This music definitely is nothing you can consume easily, it is hard stuff played easily. Seventy-six minutes with compact and complex compositions by Gustavo Beytelmann (Argentine pianist and composer; *1945), Luis Borda (Argentine guitarist and composer; *1955), Pablo Aguirre (Argentine pianist and composer; * 1961), Miguel Varvello (Argentine bandoneon player and composer; *1943) and Astor Piazzolla (bandoneon player and composer; 1921-1992), played by two extraordinary and outstanding musicians, German viola player Julia Rebekka Adler (*1978) and Argentine pianist José Gallardo (*1971). With the exception of the Piazzolla compositions, all other are world premiere recordings, either specifically written and dedicated to Julia Rebekka Adler (Varvello´s Entelazados) or arranged for the duo. I am not sure which compositions are more easily accessible – it is clearly music for the concert hall and requires our full attention. Maybe the 6 min. composition Entrelazados by Miguel Varvello is an appropriate starter, and then the 5 min. El viento de verdad by Luis Borda. Impressive, how Adler and Gallardo play with the dynamics, modulate the tempo and individually underline the melodic structure of their selected songs. They interact perfectly and highly sensitive.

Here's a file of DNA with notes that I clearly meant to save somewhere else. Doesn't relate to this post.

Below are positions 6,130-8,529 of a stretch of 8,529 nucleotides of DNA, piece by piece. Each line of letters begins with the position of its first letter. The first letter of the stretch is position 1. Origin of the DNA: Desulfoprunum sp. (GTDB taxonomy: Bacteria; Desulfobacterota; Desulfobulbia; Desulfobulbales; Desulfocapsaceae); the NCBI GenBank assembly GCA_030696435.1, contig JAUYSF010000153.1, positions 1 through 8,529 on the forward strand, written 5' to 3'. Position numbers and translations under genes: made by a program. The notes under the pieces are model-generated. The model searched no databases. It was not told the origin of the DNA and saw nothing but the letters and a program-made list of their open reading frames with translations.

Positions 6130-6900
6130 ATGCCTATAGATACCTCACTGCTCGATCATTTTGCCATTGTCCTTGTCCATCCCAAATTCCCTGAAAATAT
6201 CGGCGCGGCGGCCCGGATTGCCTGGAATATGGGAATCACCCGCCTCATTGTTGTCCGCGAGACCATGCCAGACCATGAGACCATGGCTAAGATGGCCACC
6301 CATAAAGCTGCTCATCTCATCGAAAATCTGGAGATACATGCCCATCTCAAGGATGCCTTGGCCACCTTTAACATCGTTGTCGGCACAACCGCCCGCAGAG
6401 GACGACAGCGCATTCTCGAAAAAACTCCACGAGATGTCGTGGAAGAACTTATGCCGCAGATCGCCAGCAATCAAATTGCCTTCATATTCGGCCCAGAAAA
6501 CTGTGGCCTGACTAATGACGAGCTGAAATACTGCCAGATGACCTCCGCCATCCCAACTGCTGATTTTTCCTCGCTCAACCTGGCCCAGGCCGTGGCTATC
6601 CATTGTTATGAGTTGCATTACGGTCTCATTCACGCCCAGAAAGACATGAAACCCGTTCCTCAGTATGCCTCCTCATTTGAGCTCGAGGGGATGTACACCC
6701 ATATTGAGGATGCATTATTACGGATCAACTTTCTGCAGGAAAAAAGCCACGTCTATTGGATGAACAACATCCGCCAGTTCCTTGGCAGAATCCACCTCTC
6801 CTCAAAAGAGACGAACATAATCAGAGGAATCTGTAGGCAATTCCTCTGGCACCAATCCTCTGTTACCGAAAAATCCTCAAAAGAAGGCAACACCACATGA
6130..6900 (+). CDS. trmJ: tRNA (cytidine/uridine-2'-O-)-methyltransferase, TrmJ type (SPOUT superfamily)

Yet, this recording might not get the applause of the tango dancers. One could imagine Piazzolla´s frustration that his music was not accepted by the traditional Argentine milongueros. In fact, among the 9 Piazzolla compositions presented here, there is not one like his heart-rending evergreenOblivion which easily finds its way to the listener´s heart. Then, what about his 12 min composition Le Grand Tango? It has its own beauty, but requires time to unfold. It is interpreted elegantly and sensitive by the duo. In contrast to another version with cello and piano (i.e., by Gautier Capuçon and Yuja Wang) which has much more dynamic (male) power, the presented (female) version of Adler and Gallardo is rather coltish-reluctantly but highly sensitive. However, this does not argue against their version, it´s simply a matter of taste.
All in all, an impressive album with chamber music for the audiophiliacs seated in the concert hall rather than for the moonlight milongas of the suburbs.